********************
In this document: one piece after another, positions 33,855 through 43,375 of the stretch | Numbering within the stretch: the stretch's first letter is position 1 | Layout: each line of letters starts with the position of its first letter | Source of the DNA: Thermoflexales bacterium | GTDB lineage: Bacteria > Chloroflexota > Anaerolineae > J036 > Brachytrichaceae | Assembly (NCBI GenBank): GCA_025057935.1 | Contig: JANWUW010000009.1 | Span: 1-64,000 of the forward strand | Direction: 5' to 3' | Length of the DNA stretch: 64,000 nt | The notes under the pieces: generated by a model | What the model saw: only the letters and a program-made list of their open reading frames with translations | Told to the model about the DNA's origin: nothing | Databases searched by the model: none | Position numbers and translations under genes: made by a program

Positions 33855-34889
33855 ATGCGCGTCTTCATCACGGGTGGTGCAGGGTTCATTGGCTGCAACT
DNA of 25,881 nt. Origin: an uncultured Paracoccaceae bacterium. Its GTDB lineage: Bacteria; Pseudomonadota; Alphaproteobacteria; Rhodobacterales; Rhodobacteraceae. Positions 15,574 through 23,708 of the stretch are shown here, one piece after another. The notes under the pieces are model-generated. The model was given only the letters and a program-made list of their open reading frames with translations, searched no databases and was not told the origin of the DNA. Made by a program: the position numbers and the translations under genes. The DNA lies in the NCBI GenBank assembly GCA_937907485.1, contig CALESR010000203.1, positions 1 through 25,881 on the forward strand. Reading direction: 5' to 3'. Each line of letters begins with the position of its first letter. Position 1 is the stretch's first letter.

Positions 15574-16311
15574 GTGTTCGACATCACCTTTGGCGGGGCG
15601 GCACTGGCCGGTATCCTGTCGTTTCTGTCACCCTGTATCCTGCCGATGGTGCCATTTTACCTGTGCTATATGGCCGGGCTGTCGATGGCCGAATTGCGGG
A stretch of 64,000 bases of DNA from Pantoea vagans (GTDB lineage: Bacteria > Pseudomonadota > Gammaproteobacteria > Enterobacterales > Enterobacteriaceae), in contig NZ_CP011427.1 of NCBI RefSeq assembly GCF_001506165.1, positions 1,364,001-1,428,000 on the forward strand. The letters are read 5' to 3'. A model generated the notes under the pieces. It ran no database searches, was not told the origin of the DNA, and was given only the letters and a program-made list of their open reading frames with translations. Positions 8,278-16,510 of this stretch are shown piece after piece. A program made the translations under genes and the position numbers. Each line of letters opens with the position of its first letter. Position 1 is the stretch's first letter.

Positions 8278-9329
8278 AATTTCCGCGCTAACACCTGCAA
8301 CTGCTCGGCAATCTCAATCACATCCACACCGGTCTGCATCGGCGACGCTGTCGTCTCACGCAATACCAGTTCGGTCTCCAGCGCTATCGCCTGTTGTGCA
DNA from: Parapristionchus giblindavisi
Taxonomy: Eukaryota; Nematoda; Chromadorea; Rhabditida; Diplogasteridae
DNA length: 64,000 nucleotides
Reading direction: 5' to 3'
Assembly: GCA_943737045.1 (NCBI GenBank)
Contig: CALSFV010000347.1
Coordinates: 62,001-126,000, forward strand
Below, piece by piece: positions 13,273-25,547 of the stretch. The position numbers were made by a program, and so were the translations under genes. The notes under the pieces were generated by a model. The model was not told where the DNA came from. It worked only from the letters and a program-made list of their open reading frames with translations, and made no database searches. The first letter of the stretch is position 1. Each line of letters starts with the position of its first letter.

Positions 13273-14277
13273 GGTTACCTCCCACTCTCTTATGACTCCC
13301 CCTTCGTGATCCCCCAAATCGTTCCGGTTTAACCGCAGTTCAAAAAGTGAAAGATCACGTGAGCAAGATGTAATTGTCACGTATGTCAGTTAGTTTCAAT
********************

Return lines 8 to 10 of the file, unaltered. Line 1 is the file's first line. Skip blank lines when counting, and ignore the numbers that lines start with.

A stretch of 64,000 bases of DNA from Pantoea vagans (GTDB lineage: Bacteria > Pseudomonadota > Gammaproteobacteria > Enterobacterales > Enterobacteriaceae), in contig NZ_CP011427.1 of NCBI RefSeq assembly GCF_001506165.1, positions 1,364,001-1,428,000 on the forward strand. The letters are read 5' to 3'. A model generated the notes under the pieces. It ran no database searches, was not told the origin of the DNA, and was given only the letters and a program-made list of their open reading frames with translations. Positions 8,278-16,510 of this stretch are shown piece after piece. A program made the translations under genes and the position numbers. Each line of letters opens with the position of its first letter. Position 1 is the stretch's first letter.

Positions 8278-9329
8278 AATTTCCGCGCTAACACCTGCAA